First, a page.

Last week I was asked by VO Food Editor Paul Voykin for permission to repost my recipe for Va-va-voom Vegan Chocolate Peppermint Truffles in an article about the SPCA's upcoming Pawsitively Sweet Vegan Bake Sale at Radha Yoga and Eatery. Of course I was thrilled and flattered, and it occurred to me that participating might be a fun idea. Helping to raise funds for puppies, kittens, bunnies and more at one of my favourite restaurants? Why not?
Pawsitively Sweet Success
Vegan baking is a huge draw for Vancouverites, as was evident from the long, steady lineups for goodies at the bake sale. An impressive crowd of people turned out to enjoy the talents of Vancouver's vegan baking community, whether as a show of support for the SPCA, or just to indulge in delicious, animal-conscious sweets.
I spoke briefly with a few of the organizers, and I also know Radha head Chef Andrea Potter and former Radha Chef Robert Wilson-Smith. This latest bake sale has been their fourth event in two years, and they were very pleased with its success.
The sheer selection of goods available was astonishing. Table space was in short supply for the donations of home bakers and professionals alike: whoopie pies, cupcakes, cookies, cookie sandwiches, squares, bars, cakes, pies, tarts, "cheesecakes", doughnuts and more. Patrons chatted happily with random strangers as they enjoyed a collective sugar rush.
Some fantastic items that I got to taste were the raspberry-lime "cheesecake", the vanilla and chocolate "cheesecake" squares, chocolate ganache-covered cake balls, coffee and chocolate-covered doughnuts with chocolate filling, and chocolate-mint silk pie. They were all excellent, but the silk pie stood out as my favourite. The texture of its mousse was dreamily fluffy, so much so that, when someone held up the line, I jumped ahead to grab a slice before it could sell out.
I like Radha very much, having hosted my birthday dinner there last year (after checking with friends and family if they'd be alright with trying a vegan dinner, of course). The building's mixed-use yoga/food class/restaurant space, retrofitted with an energy-efficient lighting system, is welcoming and comfortable. Happily, it lacks the judgmental atmosphere that some vegan restaurants exhibit, which can guilt non-vegans into staying away.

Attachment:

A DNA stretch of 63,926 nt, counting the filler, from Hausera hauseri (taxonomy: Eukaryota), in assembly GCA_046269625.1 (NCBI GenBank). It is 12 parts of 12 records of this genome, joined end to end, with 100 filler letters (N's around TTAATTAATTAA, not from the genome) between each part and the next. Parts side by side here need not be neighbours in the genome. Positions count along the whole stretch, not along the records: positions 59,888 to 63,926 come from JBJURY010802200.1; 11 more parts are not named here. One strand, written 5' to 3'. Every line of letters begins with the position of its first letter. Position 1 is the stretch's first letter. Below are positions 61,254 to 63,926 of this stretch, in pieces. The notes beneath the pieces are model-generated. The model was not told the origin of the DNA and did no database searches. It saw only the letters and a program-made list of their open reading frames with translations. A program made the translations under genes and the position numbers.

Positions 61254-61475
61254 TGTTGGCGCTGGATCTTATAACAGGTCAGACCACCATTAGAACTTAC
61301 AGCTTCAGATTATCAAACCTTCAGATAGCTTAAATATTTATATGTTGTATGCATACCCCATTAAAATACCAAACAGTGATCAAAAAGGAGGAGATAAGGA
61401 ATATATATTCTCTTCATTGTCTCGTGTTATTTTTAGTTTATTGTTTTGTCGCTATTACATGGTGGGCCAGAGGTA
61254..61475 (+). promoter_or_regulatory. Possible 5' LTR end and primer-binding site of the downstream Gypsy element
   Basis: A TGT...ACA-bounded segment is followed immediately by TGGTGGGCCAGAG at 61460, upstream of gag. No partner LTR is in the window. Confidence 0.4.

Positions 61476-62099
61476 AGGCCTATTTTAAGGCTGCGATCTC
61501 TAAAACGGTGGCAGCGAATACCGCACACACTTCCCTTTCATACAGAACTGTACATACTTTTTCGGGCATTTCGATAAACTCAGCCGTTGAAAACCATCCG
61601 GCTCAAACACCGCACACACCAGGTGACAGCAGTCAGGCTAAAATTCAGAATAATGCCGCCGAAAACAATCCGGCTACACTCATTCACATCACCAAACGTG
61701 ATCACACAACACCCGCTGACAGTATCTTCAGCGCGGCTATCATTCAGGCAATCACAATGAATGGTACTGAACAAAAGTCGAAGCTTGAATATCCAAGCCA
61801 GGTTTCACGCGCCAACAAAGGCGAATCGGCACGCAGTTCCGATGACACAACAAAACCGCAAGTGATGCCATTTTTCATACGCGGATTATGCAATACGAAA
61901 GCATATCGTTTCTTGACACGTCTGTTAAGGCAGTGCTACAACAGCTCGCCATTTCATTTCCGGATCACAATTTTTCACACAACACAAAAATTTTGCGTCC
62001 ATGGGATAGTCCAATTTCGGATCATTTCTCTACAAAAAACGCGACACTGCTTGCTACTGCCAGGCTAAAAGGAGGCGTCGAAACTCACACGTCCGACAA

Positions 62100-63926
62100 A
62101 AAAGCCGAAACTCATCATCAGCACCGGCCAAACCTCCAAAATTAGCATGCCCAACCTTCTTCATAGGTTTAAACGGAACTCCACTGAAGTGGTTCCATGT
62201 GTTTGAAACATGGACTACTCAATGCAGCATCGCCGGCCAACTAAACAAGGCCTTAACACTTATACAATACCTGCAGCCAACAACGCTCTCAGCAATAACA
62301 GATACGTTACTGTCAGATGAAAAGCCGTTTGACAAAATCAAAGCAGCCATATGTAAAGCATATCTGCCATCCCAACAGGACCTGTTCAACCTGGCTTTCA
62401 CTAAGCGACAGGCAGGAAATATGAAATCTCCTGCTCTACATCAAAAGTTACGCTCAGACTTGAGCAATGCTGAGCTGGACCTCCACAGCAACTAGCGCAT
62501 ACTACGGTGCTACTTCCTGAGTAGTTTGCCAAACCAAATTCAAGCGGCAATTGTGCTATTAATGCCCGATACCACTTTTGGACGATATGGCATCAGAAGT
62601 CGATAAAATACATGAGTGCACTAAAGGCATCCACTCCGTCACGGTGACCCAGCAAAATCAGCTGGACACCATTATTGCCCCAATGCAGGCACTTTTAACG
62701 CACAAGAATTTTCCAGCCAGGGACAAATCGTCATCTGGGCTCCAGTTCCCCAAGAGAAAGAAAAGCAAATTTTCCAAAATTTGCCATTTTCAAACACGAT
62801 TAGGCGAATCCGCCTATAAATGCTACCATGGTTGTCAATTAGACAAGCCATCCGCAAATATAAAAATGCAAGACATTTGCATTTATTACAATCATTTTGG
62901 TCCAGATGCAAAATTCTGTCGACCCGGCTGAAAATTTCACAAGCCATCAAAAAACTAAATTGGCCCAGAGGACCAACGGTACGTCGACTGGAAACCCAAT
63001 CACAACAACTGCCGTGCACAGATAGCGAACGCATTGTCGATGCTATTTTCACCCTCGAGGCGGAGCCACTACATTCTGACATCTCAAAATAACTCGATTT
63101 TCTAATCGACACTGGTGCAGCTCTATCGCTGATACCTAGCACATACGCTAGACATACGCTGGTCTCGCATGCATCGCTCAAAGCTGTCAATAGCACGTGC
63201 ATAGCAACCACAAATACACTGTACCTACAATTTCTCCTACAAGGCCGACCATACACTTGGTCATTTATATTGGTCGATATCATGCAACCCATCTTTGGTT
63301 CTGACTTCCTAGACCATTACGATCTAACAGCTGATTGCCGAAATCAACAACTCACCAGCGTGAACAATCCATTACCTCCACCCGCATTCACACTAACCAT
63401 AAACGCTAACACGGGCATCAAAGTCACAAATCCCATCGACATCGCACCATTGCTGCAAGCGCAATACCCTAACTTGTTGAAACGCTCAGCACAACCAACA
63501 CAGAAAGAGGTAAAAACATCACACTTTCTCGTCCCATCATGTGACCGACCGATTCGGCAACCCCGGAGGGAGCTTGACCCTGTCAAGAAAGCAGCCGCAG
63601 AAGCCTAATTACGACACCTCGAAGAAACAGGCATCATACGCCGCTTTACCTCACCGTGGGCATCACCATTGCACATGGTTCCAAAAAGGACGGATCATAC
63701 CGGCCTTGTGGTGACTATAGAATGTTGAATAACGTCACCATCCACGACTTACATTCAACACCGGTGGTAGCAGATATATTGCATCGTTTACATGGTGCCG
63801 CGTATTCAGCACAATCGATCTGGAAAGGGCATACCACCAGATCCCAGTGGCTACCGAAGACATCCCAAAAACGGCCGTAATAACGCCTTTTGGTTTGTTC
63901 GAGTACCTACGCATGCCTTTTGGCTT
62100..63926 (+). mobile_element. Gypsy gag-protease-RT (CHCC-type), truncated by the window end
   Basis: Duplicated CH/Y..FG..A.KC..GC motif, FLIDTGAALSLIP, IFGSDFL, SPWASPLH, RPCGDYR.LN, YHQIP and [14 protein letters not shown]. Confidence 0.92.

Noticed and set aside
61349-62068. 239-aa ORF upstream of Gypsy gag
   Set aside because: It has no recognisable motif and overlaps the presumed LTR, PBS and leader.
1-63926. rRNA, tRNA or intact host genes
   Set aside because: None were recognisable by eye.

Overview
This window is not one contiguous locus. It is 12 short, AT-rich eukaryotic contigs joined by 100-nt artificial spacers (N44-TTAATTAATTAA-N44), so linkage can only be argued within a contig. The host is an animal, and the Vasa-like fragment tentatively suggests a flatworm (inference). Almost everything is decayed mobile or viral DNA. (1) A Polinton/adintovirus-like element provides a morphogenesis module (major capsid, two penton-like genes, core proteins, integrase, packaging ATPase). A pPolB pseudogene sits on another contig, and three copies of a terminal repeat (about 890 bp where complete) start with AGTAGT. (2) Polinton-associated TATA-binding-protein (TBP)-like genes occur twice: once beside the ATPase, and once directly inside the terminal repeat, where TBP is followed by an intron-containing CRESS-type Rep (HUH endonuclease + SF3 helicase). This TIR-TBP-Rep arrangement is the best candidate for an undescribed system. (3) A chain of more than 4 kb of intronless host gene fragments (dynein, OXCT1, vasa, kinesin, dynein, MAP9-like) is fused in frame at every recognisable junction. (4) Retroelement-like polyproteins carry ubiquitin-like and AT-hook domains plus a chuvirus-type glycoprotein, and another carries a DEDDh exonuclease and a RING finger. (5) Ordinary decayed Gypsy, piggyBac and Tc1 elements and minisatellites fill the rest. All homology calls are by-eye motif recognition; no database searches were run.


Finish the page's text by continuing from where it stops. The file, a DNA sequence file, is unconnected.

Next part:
Level-5 Veganlicious Chocolate Truffles
I was happy to join in on the bake sale, but first I had to tweak my truffle recipe so that it would satisfy even the strictest level-5 vegans. I changed the possible allergens in the original recipe (coconut, peanuts) to peanuts/nuts and soy (my almond milk contained soy lecithin), because it seems like more people are allergic to coconut than to soy.
I also used agave syrup as a sweetener instead of the original white sugar. This made the truffles lower on the glycemic index and, because some white sugar is filtered through bone char, it may not be vegan-friendly and so should be avoided. Finally, more cocoa powder was added into the ganache to make up for the extra liquid, and to pack in more rich, chocolaty flavour.
It's up to you to decide between chunky or smooth peanut butter, or another nut butter entirely. Keep flavour in mind, and remember that natural nut butters (nuts only, without other ingredients) work very well while minimizing additives. For this recipe, I used chocolate almond milk by Almond Breeze, but chocolate So Good, Silk Soy, or Ryza could also be used as substitutes. The original recipe uses coconut milk, so these truffles aren't as high in fat, but still amazingly rich and delicious.
Prep time: 30 minutes
Cook time: 10 minutes
300g chopped dark chocolate (about 2 cups)
1 cup peanut butter
1 cup chocolate-flavoured almond, soy, or rice milk
2 tbsp agave syrup
2 tsp cocoa powder
extra cocoa powder for rolling truffles in
Combine the dark chocolate, peanut butter, milk, syrup, and 2 tsp cocoa in a double boiler or a metal bowl sitting on a half-full pot of lightly simmering water. Wait patiently for 8 to 10 minutes.
Stir the mixture until it is uniform. Allow it to cool to room temperature, then move to the fridge for half an hour, and then the freezer for another half an hour. I found that, because of the lower fat content, chilling the ganache in the freezer for a while made it easier to handle and shape.
Using a tablespoon, melon baller, or tiny ice cream scooper, pick up small amounts of ganache and roll them quickly between your palms to round them out. Drop them into a bowl of sifted cocoa and shake the bowl around to coat them.
Excess cocoa powder can stick to the truffles and make them taste chalky or dry. Put the finished truffles in the freezer for a few minutes so that they're hard and won't dent, then carefully drop them one by one into a soup bowl. This will tap off the extra powder while keeping the chocolates from rolling away.
Serve at room temperature in your container of choice. I like them in bowls or tiny muffin cups, or wrapped in boxes or mason jars as gifts. For the bake sale I put them into cute little dixie cups, which made for great presentation, and also inclined buyers to donate more for them, as each serving consisted of a whole cup of truffles instead of just one or two. I did it for the animals.